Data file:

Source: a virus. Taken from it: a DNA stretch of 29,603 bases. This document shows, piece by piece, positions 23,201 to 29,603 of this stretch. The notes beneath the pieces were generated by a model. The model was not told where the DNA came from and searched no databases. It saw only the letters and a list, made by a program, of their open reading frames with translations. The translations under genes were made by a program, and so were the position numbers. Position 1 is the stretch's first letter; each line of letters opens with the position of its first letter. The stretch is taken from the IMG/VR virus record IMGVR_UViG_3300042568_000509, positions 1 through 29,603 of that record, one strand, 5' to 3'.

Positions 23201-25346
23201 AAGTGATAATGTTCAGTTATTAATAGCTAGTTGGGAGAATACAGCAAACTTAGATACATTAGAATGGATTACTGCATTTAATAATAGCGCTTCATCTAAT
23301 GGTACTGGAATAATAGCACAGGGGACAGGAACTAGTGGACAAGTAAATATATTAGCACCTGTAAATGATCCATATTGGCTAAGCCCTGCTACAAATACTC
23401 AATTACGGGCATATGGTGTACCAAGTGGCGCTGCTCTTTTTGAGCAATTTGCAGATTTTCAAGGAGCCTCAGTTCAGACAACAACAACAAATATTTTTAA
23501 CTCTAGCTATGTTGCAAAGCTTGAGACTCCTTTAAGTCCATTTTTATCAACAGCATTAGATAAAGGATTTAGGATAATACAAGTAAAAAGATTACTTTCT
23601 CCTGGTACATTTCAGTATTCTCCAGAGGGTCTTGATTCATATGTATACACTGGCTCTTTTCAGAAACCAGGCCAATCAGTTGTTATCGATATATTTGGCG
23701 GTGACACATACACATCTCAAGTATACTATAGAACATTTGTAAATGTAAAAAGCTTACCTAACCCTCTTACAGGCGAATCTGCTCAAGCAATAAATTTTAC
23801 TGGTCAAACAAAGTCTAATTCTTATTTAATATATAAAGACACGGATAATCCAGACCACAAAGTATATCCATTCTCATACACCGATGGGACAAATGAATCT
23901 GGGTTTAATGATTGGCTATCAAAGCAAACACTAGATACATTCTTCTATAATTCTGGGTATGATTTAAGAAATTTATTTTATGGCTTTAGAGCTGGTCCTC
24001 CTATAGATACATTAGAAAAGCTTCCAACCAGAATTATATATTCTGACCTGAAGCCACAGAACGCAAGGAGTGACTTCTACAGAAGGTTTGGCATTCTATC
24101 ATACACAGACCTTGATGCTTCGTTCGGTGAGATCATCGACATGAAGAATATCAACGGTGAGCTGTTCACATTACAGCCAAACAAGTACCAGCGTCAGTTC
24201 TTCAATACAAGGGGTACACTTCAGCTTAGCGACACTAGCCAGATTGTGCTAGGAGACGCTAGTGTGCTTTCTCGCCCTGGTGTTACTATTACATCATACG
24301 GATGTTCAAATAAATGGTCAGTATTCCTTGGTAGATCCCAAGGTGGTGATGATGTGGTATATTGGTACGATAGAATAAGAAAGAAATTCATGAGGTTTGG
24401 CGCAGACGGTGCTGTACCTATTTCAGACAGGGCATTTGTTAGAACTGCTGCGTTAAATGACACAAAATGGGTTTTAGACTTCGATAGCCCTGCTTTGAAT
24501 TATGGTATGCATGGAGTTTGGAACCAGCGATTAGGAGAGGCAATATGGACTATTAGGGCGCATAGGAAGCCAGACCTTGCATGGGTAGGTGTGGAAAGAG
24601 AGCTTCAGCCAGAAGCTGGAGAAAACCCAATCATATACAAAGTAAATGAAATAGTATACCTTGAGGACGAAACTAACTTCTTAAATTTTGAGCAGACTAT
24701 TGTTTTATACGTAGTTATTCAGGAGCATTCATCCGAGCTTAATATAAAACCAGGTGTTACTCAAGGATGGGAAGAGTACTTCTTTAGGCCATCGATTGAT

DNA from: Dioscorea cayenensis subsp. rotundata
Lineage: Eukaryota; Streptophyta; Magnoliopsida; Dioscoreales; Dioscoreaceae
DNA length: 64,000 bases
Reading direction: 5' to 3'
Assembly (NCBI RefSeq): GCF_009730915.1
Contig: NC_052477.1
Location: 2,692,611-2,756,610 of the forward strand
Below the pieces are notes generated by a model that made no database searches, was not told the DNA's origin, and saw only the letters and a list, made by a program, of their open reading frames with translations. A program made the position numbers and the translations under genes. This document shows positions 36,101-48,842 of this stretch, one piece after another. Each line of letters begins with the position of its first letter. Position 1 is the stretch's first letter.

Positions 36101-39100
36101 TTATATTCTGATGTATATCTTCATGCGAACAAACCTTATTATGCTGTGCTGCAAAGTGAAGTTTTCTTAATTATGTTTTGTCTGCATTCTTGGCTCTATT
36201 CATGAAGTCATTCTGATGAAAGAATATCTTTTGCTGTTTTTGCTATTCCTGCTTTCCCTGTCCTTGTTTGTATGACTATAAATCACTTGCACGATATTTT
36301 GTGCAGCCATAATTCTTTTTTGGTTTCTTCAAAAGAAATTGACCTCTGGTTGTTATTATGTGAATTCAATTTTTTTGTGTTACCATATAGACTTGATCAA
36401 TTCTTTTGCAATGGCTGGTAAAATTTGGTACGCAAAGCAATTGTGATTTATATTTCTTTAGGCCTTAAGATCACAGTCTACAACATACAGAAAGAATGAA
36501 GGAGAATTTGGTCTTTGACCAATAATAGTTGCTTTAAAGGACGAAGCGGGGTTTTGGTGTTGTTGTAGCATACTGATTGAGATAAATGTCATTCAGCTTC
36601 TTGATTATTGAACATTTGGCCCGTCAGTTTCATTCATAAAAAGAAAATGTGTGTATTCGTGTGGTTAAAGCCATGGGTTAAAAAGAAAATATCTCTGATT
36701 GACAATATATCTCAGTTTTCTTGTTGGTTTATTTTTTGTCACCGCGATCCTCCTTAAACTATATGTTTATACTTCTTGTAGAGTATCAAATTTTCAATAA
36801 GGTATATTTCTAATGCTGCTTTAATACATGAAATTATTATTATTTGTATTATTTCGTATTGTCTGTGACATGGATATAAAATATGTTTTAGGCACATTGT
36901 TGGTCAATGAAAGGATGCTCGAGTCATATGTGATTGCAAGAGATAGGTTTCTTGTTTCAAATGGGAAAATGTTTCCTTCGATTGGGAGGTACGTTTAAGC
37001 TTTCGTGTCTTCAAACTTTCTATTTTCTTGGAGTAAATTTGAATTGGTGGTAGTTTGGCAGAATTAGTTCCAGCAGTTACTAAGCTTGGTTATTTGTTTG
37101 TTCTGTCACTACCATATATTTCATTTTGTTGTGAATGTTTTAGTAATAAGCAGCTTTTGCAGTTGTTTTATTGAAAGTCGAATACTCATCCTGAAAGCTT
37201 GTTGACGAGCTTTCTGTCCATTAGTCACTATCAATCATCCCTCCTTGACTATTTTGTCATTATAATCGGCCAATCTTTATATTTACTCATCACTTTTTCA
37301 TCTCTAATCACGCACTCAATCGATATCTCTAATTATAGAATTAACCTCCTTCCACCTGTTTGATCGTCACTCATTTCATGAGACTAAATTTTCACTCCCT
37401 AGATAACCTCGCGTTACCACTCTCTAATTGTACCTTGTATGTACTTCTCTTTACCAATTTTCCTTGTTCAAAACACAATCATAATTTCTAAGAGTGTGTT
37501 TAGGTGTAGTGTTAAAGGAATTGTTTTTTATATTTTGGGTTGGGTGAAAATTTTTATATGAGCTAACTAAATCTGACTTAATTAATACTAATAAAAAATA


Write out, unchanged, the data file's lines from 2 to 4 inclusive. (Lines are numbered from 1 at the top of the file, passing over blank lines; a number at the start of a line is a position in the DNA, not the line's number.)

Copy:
Positions 23201-25346
23201 AAGTGATAATGTTCAGTTATTAATAGCTAGTTGGGAGAATACAGCAAACTTAGATACATTAGAATGGATTACTGCATTTAATAATAGCGCTTCATCTAAT
23301 GGTACTGGAATAATAGCACAGGGGACAGGAACTAGTGGACAAGTAAATATATTAGCACCTGTAAATGATCCATATTGGCTAAGCCCTGCTACAAATACTC